Exploring Repayment Loans
Written by Janet Swift   
Article Index
Exploring Repayment Loans
Present Value
Loan Calc

Loan schedule calculator

Using these formulas it is quite easy to put together a spreadsheet that will detail the state of a repayment loan at any stage in its life. The only real problem is allowing for the required number of months in the table.

First enter all of the text and Loan, Rate and Term data as shown in the screen dump.

Enter 1 in A8 to start the formula off and enter:

=FV($B$2/12,A8*12,$B$5, $B$1) in B8
=$B$5*A8*12 in C8
=$B$1+B8 in D8
=-(C8-D8) in E8

The first formula computes the state of the account at the end of each year. The second works out the total amount paid by the end of the year and the final two work out the amount of the debt paid off and the amount paid in interest to date.

Next fill column A with as many year numbers as you are interested in and copy the formulas in B8:G8 into the same number of rows.

You can see an example of a 25-year loan in the spreadsheet. Notice the way that the first year's payments only succeed in paying off $21.02 of the principal even though over $4400 is paid! Over the 25-year period of the loan more than $130,000 is paid in interest.

 

 

fig1

The basic loan spreadsheet

 

Loan balance reduction over time

The way in which loan repayments affect the amount you owe is much easier to appreciate in a chart which can be constructed directly from this spreadsheet with Year (Column A) on the x-axis and Balance (Column B) on the y-axis.

If you look at the graph of the balance against time you can see the characteristic shape of the repayment loan. The principal is paid off only slowly at first but the speed of repayment increases dramatically in the final years.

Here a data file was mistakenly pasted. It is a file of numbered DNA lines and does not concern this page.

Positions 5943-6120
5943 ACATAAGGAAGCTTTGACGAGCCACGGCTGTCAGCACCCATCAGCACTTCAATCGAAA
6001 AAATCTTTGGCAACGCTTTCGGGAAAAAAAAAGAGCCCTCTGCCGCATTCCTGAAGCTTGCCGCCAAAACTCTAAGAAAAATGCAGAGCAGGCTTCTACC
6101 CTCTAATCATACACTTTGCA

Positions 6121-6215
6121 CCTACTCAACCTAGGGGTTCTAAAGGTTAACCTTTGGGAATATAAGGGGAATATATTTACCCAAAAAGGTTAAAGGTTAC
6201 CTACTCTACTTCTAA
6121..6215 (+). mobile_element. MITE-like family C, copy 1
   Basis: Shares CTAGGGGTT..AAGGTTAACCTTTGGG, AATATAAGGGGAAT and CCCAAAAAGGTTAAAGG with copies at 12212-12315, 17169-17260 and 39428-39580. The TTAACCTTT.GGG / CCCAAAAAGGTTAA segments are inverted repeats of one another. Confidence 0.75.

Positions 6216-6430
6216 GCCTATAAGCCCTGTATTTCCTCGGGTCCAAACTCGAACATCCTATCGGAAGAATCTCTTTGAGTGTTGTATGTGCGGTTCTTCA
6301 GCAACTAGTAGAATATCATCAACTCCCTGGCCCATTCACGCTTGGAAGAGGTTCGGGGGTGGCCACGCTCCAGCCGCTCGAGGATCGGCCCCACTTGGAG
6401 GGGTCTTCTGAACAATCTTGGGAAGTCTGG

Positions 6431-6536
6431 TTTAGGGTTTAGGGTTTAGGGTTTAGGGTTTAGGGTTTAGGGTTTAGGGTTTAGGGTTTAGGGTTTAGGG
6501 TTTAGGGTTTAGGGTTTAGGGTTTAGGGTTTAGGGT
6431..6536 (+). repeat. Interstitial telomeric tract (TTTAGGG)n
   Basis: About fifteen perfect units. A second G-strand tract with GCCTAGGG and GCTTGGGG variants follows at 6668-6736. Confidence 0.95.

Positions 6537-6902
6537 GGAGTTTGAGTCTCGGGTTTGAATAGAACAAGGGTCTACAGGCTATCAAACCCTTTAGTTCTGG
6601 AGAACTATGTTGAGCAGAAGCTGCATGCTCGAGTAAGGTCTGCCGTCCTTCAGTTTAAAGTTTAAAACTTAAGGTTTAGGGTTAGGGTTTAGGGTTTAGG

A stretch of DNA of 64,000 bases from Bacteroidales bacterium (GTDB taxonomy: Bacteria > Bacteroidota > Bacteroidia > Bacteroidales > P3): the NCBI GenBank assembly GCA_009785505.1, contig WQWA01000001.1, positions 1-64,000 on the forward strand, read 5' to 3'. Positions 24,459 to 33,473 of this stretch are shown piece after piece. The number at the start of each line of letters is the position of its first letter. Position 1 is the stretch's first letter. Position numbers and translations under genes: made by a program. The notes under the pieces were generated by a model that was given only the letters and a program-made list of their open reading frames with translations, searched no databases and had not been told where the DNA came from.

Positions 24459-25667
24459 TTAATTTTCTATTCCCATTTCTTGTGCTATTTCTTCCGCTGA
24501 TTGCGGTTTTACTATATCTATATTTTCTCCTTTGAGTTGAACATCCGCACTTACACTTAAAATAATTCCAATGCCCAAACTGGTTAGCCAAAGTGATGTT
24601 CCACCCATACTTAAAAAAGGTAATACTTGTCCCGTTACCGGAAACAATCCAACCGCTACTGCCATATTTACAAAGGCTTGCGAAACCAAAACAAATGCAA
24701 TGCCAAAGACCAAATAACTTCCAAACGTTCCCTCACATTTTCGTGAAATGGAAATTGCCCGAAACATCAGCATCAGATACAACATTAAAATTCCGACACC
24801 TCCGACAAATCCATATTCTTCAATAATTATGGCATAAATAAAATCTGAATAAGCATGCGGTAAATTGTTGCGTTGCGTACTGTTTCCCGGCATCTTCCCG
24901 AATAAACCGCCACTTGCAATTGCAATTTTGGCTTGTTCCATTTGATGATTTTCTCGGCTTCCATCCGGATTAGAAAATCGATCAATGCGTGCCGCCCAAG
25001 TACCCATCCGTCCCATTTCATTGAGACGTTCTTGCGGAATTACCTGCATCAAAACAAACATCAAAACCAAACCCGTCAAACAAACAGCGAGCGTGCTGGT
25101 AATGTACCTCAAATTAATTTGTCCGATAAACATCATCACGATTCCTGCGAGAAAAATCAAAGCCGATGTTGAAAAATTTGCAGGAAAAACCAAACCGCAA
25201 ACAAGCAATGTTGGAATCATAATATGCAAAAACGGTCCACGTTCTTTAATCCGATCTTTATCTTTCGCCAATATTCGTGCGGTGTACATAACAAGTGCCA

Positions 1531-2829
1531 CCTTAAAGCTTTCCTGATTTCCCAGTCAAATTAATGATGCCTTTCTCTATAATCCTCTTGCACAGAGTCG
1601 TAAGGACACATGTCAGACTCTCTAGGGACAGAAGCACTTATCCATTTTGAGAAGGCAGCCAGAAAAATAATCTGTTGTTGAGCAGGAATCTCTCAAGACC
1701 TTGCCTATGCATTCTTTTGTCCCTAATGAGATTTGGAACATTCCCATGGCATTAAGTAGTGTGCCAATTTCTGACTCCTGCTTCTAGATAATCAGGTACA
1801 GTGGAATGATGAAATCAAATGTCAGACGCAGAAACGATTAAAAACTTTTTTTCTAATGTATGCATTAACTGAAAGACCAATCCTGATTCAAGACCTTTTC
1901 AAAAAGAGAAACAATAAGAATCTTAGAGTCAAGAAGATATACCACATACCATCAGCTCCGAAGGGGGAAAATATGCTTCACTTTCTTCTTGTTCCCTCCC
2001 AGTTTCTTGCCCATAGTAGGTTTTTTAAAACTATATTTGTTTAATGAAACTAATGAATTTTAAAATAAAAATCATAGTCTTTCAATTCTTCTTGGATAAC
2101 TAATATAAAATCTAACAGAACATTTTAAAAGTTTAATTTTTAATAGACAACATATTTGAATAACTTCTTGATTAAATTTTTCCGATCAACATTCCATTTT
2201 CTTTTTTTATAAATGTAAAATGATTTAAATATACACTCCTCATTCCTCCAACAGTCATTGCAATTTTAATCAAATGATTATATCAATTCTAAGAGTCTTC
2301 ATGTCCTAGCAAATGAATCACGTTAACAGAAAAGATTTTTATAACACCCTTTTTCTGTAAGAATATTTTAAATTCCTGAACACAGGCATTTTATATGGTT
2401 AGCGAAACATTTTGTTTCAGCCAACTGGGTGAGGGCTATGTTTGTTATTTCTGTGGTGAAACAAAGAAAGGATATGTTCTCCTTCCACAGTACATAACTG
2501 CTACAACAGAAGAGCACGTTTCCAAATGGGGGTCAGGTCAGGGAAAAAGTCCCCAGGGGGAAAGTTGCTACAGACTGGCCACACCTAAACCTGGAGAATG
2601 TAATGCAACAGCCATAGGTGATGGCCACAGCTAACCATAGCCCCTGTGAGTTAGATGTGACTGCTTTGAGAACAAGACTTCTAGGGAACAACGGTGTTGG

fig2

The rate of decrease of a repayment loan

Notice that there is no real decrease in the amount owed for the first 15 years. This is the reason why additional payments early in the life of a loan can greatly reduce the total cost. 

 

 Financial Functions

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Spreadsheets take the hard work out of calculations, but you still need to know how to do them. Financial Functions with a spreadsheet is all about understanding and reasoning, using a spreadsheet to do the actual calculation.

  1. Understanding Percentages
    Percentages are something familiar to us all - but they present many pitfalls that need to be avoided.

  2. Interest Simple and Compound
    We explore the idea of borrowing money for a specified rate of interest or earning interest on an investment. The ideas of Present and Future Value PV and FV are introduced. 

  3. Effective Interest Rates
    We explore the idea of the `effective’ annual interest rate and then on to the Effective Interest Rate/Annual Percentage Rate, the much quoted EIR or APR.

  4. Introduction to Cashflow - Savings Plans
    In the first of three chapters covering the way in which interest rate affects cashflow we explore savings - but first we introduce some general ideas that apply equally to annuities and repayment loans.

  5. Cashflow Continued - Annuities
    We move on to annuities in the second of three chapters devoted to exploring the way in which interest rate affects 

  6. Exploring Repayment Loans
    Repayment loans are the subject of the last of three chapters which look at the effects of regular cashflows.

  7. Present and Future Values
    The principles of present and future value apply even if the cash flow is irregular. The calculations are just a matter of breaking down the cash flow calculations into simple steps.

  8. Investment Analysis
    How is it possible to evaluate investments that generate irregular cashflows? We explore how NPV can be used to make investment decisions.

  9. Advanced Investment Analysis IRR and MIRR
    The IRR is perhaps the most complicated of the measures of the value of an investment with an irregular cash flow. Understanding exactly what it means is a good step toward making correct use of it. 

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